KOTA KINABALU, July 20 — Sabah appointed Berjaya Land Bhd to conduct feasibility studies on the relocation of the Kota Kinabalu International Airport (KKIA) based on “confidence” and not its perceived experience on similar projects, said chief minister Datuk Seri Hajiji Noor.
Acknowledging that the subsidiary of the Berjaya conglomerate likely does not have experience with developing airports, Hajiji said that he believed they would be engaging relevant consultants for the project.
“Maybe some say that Berjaya has no experience in this matter — I am not really sure about their experience. However, I am confident they will engage with local and foreign consultants who have the experience for the construction of an airport,” he said at the state assembly here today.
Hajiji told the house that the Berjaya Land study would not cost the state any fees, likewise Qhazanah Sabah Bhd who are jointly involved in the study.
Hajiji said Qhazaah, a state company, may not have experience in the field but needed to be involved on behalf of the state government.
“Qhazanah Sabah and the state government are not paying a single sen for the study on the Kota Kinabalu International Airport relocation plan,” he said.
He was responding to a question by opposition leader and Senallang assemblyman Datuk Seri Mohd Shafie Apdal who asked whether the two parties had relevant experience in conducting feasibility studies for KKIA and how much it cost the state.
The news of the study first came to light at the end of last month, taking Sabahans by surprise as people speculated that the relocation was definite.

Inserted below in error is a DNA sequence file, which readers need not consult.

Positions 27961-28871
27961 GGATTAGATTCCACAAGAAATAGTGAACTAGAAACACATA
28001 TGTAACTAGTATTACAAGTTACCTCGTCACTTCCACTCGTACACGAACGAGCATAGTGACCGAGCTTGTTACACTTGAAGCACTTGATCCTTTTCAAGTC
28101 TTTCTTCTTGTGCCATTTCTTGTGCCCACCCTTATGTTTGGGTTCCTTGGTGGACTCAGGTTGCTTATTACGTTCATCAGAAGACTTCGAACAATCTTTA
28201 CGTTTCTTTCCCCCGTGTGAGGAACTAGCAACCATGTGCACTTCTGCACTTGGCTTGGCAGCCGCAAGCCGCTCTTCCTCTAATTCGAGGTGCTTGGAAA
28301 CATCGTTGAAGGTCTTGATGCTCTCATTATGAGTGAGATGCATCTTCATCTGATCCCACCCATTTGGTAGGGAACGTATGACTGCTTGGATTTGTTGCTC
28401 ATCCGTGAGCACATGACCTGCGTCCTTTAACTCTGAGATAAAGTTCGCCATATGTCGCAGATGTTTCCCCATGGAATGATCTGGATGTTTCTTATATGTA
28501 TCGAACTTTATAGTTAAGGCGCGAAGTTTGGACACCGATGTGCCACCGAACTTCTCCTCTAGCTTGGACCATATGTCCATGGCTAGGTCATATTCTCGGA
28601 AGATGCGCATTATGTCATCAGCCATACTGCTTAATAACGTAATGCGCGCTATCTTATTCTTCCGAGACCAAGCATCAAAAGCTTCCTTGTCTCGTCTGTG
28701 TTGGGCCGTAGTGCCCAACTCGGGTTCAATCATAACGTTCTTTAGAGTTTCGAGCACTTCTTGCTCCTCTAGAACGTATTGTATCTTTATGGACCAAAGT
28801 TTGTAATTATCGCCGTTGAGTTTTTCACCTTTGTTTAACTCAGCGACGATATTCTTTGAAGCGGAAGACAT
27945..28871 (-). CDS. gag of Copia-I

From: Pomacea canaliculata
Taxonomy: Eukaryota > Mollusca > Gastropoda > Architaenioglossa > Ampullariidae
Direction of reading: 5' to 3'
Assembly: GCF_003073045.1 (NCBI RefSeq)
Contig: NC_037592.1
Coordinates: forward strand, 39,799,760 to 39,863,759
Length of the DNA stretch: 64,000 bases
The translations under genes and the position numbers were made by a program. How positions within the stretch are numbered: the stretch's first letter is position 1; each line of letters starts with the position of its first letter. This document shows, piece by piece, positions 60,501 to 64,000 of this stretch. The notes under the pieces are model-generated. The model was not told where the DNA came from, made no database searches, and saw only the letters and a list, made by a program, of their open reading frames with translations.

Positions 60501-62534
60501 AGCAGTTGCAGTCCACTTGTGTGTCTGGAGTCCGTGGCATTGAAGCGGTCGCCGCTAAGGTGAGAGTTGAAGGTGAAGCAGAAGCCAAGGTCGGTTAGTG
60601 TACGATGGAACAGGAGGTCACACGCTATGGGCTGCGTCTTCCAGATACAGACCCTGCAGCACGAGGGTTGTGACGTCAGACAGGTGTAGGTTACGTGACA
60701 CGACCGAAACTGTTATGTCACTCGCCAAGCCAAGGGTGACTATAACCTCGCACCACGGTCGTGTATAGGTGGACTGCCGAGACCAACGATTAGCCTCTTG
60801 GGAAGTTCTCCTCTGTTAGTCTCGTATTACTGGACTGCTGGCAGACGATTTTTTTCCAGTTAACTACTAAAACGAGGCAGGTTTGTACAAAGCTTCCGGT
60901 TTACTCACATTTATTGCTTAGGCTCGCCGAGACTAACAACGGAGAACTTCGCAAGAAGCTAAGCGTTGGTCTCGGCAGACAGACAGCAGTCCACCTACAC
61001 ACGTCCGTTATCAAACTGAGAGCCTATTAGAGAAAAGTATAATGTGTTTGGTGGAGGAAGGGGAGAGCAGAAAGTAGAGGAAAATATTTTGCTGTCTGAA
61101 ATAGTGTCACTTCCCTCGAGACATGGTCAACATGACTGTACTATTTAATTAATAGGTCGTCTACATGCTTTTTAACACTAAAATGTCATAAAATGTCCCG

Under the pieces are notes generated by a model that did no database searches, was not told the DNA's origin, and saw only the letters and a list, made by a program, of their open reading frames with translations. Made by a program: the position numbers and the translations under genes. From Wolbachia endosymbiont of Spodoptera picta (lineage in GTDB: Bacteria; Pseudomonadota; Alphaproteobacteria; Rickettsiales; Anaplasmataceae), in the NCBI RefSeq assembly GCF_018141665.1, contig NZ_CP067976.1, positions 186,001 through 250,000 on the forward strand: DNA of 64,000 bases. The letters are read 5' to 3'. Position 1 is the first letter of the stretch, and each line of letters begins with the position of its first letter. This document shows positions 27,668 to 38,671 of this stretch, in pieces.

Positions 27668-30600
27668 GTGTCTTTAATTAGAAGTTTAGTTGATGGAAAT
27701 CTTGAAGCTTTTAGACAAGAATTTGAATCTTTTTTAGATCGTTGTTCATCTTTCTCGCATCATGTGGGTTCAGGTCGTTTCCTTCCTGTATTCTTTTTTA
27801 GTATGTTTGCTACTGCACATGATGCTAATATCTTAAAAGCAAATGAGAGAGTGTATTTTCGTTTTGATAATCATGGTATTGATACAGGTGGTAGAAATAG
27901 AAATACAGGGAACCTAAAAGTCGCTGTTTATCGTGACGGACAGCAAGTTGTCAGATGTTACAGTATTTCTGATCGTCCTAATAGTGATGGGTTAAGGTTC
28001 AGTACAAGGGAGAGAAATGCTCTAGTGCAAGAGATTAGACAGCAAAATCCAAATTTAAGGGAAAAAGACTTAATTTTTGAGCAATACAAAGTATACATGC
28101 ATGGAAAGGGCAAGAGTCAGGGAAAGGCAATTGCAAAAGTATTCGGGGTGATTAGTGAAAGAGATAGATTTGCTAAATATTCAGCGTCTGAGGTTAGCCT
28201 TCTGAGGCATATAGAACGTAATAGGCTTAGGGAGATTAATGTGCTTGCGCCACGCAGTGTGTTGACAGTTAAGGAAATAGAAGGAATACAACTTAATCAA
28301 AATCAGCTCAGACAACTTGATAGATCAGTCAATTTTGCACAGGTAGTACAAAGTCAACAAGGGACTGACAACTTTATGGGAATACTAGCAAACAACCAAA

The MoU signing was not publicly announced but Qhazanah later issued a statement of the deal after a photo of the event was leaked.
However, plans to relocate the airport to accommodate increasing demands have been in the offing for about two decades.
Earlier, Assistant Minister in the Chief Minister’s Department Datuk Abidin Madingkir said Qhazanah and Berjaya were appointed to conduct the studies as the current KKIA had reached its capacity in 2019 pre-Covid.
“Previously we had 9.4 million passenger come in per annum in 2019. The number dropped during the last two years during the pandemic to 2.3 million and 2.1 million respectively. We estimate it will take three years to return to pre-Covid numbers,” he said.
He said Sabah’s tourism potential was huge and numbers were expected to balloon by 2035, going up to 36 million, and the state needed to be prepared to deal with such numbers.
Madingkir said complaints about the distance, to Kimanis, was normal as the public had initially resisted the relocation of Kuala Lumpur International Airport from the Subang airport but had now accepted it.
He also said that the previous state administration in 2018, under Warisan, had also sought a consultant company to conduct a feasibility study, but findings had not been determined then.
“We hope that the study will consider ‘evidence-based planning’ in their planning and transportation development to cater to the demand,” said Abidin.
The new proposed airport location is about an hours’ drive from KKIA.